Puppets get a rare outing at Pataka
Martha van Drunen is intrigued to see the public reaction to ShadowPlay, Pataka’s newest exhibition.
Van Drunen, Pataka’s exhibitions officer, said the gallery had not hosted anything like ShadowPlay before.
The exhibition, which opened on February 5, features an extensive set of shadow puppets curated by 10th generation puppeteer Joko Susilo.
It is one of many new exhibitions this month, with the popular Made in Porirua, Your Friend the Enemy, and Sam Foley’s Moving Image Paintings: Past to Present all coming to an end.
Van Drunen said the exciting thing was that some of the puppets had been in storage for about 40 years.
She said this was their first time on display.
‘‘People will love to see the shadows they make when the display is set up.
‘‘It’s definitely something that people should come and see.’’
Van Drunen said the show would be great for children as well and that there were plans to run puppet-making workshops over the course of the exhibition.
Joko Susilo is originally from Indonesia, but has lived in Dunedin for 26 years. He teaches at Otago University.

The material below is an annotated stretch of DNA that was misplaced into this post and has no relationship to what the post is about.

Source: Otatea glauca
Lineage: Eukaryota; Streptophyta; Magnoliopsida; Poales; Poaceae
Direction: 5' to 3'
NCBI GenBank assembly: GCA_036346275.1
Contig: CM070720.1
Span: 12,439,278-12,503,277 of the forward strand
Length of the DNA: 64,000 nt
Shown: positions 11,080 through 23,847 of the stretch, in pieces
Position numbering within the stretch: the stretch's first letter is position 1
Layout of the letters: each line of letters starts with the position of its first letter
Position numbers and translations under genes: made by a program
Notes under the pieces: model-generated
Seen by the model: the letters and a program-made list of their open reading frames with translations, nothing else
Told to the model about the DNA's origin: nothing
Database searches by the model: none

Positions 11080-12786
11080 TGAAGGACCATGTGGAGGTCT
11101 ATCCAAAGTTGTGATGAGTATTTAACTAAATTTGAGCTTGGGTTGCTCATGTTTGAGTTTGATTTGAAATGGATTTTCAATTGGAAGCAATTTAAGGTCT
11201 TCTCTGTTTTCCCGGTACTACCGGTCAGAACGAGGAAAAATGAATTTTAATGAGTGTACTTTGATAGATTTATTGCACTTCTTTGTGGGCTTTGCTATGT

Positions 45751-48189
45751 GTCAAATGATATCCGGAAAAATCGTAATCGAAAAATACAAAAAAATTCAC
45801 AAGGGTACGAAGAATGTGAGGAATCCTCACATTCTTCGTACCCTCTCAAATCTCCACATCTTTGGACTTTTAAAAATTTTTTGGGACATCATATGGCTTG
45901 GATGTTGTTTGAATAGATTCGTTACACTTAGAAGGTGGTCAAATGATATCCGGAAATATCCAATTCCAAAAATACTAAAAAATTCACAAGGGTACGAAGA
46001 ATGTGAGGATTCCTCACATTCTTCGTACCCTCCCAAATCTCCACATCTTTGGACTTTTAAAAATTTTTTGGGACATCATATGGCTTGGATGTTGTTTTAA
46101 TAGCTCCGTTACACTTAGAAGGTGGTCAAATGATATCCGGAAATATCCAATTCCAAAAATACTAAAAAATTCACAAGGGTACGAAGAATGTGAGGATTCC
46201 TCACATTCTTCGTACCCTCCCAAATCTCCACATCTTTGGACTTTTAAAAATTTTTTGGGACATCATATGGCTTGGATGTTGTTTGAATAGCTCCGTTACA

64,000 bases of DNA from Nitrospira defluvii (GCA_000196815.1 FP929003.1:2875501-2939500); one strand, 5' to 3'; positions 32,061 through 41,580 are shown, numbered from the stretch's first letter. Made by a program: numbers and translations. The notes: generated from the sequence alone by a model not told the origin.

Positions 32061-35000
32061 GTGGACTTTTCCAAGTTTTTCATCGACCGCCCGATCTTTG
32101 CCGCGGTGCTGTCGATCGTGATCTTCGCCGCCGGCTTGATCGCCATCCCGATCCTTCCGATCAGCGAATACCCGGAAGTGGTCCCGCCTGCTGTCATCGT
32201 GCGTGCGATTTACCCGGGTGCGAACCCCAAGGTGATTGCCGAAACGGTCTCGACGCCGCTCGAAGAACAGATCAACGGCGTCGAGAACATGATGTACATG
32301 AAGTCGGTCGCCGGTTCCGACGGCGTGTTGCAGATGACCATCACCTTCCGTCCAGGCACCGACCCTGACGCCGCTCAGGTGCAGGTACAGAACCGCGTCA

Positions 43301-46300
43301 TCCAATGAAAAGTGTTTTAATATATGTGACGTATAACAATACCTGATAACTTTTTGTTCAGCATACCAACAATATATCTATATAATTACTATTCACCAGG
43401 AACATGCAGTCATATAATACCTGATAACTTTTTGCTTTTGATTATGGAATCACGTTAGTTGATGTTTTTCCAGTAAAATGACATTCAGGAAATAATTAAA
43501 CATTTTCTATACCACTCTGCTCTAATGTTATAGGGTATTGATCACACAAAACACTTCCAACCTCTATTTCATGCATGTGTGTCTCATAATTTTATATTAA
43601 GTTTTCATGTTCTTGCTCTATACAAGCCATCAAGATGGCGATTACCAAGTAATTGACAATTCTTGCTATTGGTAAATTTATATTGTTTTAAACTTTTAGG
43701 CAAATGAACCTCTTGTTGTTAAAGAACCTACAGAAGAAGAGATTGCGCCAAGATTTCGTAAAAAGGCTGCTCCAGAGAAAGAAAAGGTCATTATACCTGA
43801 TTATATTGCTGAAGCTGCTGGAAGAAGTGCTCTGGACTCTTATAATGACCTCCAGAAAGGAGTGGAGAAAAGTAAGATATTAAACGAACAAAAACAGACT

As the man behind the puppets, Susilo said he was looking forward to telling a story to a new audience through his puppet shows.
‘‘I want to show people a different culture. I want them to see the colour, experience the drama, and hear the music, because there’s so much complexity to theatre,’’ Susilo said.
ShadowPlay runs until March 13.
Another exhibition starting this month is Bob Jahnke’s light installation, ATA: a third reflection. It explores Maori creation stories and runs from February 13 till May 15.
George Nuku’s Bottled Ocean 2116, Kelcy Taratoa’s The Panoptic Tower, Cross-border: Video works by contemporary female artists from the MiddleEast, Jade Townsend’s Shopping and other rituals, and Peata Larkin’s AUAU_I REPEAT will also be set up at Pataka this month.
Joko Susilo holds up the puppet Bajul Sengara, which is part of the ShadowPlay exhibition at Pataka.